Guest column/Ohio must move forward on sentencing reform
Ohio has become ground zero in our national opioid epidemic. In September, in just one county, a staggering 10 people died in the span of 26 hours from drug overdoses.
Until recently, Ohio’s response to the crisis consisted mostly of handing out lengthy prison sentences to both dealers and users.
It’s why some of the state’s jails and prisons are at or near capacity, and why overdoses are still climbing.
As someone who spent 21 years in prison for drug trafficking convictions, this backdrop is a painful reminder of my past. But more importantly, it helps explain why I am more convinced than ever that incarceration alone is a poor substitute for rehabilitation.
And I am not alone. Ohio lawmakers recently introduced bipartisan legislation that would allow treatment — rather than incarceration — to those convicted of certain drug-related offenses. In practice, it would mean reclassifying some low-level drug crimes from felonies to misdemeanors, while allowing prosecutors to focus their attention on incarcerating those who truly pose a threat to themselves and others which is a win for public safety.
And by not incarcerating people that would be better served outside of prison, we can limit the state’s prison population that can cost an average of $30,000 a year.
There are other reasons why this change makes sense. As a former prisoner, I know first-hand how difficult it is to reintegrate back into society with a felony conviction on your record. Prospective employers and landlords shun those with a felony conviction, which is why the formerly incarcerated often find themselves returning to a life of crime. It also helps explain why nearly 70 percent of prisoners are re-arrested within three years of being released.
My personal struggles drive my passion for improving Ohio’s criminal justice system. After being honorably discharged from the Army, I fell in with the wrong crowd and began getting into trouble. By the time I turned 30, a string of bad decisions had finally caught up with me, and I soon found myself staring at a 35-year prison sentence.
My story could have easily ended here. Instead, God had bigger plans for me.
In 2016, I finally saw the light of day as a free man and committed myself to staying on the right side of the law. I found work as a courier-driver, volunteered my time on the weekends at a food pantry and become involved in my local church. And then, after a year and a half of freedom and just as I thought things were going my way, I received a call from my public defenders that had helped me get released. On the call that I received while on my way to a wedding, my public defenders told me that I would have to return to prison.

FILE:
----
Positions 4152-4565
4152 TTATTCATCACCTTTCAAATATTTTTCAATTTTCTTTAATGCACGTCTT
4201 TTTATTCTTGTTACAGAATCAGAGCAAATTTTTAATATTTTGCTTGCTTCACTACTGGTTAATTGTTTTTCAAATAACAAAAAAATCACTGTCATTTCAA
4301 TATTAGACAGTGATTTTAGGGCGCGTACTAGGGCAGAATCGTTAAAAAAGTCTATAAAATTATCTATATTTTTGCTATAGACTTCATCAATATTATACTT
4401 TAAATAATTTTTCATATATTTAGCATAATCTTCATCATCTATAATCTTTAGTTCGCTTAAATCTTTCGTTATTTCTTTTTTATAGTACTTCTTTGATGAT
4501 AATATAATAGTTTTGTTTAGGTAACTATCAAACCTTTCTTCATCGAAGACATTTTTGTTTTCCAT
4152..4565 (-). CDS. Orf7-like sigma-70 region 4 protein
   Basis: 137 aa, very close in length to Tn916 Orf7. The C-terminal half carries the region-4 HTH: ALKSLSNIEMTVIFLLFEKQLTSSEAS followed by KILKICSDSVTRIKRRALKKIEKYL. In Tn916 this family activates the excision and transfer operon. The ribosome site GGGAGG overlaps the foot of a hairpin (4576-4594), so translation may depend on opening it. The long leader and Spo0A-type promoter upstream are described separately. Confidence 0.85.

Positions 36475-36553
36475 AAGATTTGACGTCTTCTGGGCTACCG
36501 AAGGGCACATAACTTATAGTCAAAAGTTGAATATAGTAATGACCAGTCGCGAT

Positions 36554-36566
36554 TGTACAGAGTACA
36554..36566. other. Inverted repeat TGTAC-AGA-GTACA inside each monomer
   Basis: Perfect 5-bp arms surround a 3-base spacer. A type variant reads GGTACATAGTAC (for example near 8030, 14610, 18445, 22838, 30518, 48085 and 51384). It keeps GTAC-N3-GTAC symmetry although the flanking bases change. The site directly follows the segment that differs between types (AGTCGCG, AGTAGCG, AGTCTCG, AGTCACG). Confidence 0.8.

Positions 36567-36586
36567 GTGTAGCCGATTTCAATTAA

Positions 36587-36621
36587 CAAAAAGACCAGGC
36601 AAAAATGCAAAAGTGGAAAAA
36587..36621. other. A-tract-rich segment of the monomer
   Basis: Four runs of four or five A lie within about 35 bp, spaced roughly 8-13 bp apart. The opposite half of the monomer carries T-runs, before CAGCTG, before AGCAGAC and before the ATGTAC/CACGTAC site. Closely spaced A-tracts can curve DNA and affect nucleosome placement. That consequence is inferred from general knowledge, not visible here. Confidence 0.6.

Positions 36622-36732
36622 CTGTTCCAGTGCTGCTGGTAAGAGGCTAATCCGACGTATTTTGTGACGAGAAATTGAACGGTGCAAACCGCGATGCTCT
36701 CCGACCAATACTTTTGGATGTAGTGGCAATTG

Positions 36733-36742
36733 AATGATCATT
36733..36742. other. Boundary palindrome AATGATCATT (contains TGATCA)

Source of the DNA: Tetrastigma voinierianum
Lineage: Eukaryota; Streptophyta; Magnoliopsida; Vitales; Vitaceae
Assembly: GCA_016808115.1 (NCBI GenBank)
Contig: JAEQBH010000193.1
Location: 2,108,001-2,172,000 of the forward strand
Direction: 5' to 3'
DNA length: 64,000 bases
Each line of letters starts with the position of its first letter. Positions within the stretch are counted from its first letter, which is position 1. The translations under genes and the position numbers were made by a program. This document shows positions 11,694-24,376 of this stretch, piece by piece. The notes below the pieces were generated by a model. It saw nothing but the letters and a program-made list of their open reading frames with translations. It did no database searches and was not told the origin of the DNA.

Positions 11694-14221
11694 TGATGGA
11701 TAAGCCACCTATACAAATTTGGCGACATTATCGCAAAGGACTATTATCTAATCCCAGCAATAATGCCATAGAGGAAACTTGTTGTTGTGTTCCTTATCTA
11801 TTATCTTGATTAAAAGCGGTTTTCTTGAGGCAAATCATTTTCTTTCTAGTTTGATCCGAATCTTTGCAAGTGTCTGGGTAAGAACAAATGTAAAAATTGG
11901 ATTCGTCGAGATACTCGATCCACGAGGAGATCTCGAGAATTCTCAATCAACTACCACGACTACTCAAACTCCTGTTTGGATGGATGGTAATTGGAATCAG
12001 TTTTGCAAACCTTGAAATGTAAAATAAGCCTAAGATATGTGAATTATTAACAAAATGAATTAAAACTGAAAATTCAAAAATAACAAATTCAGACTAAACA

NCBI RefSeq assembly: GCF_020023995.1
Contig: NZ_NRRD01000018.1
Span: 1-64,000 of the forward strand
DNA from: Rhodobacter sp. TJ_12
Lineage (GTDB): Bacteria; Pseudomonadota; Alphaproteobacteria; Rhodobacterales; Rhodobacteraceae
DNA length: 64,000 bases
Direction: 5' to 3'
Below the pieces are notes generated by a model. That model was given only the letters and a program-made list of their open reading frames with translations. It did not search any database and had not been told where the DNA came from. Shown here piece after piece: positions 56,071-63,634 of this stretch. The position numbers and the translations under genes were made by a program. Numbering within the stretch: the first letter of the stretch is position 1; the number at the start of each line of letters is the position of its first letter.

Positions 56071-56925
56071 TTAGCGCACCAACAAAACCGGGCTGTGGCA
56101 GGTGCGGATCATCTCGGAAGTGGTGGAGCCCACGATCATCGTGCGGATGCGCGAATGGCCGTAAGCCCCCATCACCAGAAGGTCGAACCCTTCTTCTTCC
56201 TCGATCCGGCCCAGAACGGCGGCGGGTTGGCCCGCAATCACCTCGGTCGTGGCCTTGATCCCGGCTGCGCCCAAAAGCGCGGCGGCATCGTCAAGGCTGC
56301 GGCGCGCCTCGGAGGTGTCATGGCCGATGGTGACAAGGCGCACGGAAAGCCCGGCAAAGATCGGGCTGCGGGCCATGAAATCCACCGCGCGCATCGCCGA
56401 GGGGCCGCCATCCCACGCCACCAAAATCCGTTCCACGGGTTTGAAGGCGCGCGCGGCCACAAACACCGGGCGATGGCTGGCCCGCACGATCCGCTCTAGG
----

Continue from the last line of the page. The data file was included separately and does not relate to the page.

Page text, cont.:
I was devastated, but I refused to be bitter or angry. I trusted in my Lord that things would eventually sort themselves out.
My story eventually caught the attention of many who spoke favorably on my behalf. But it took an act of Congress to secure my freedom.
Last December, the First Step Act, bipartisan legislation which increased funding for treatment and retroactively dealt with crack-to-cocaine ratio disparity that triggered certain mandatory minimums, was signed into law.
Because of this milestone, my sentence was reduced based on a motion before the federal magistrate.
Now that I am free, I am working with others — including the folks at Americans for Prosperity-Ohio — to improve our criminal justice system.
But my story is the exception, not the norm.
There are a lot of fine men and women — including those in the Ohio criminal corrections system — who are taking steps to turn their lives around. They are taking classes, finding faith in a higher power and learning skills that will help them find work once they are released from prison.
These folks should not have to rely on Congress to act to reduce excessive mandatory prison sentences. And we certainly shouldn’t continue the practice of sending to prison those who don’t need to be incarcerated, but instead desperately need substance abuse treatment to end their addictions.
Ohio lawmakers should seize on this moment and enact drug-sentencing reform without delay.
(Charles, a resident of Nashville, Tenn., spoke Oct. 23 in Steubenville as part of the Herald-Star Speaker Series.)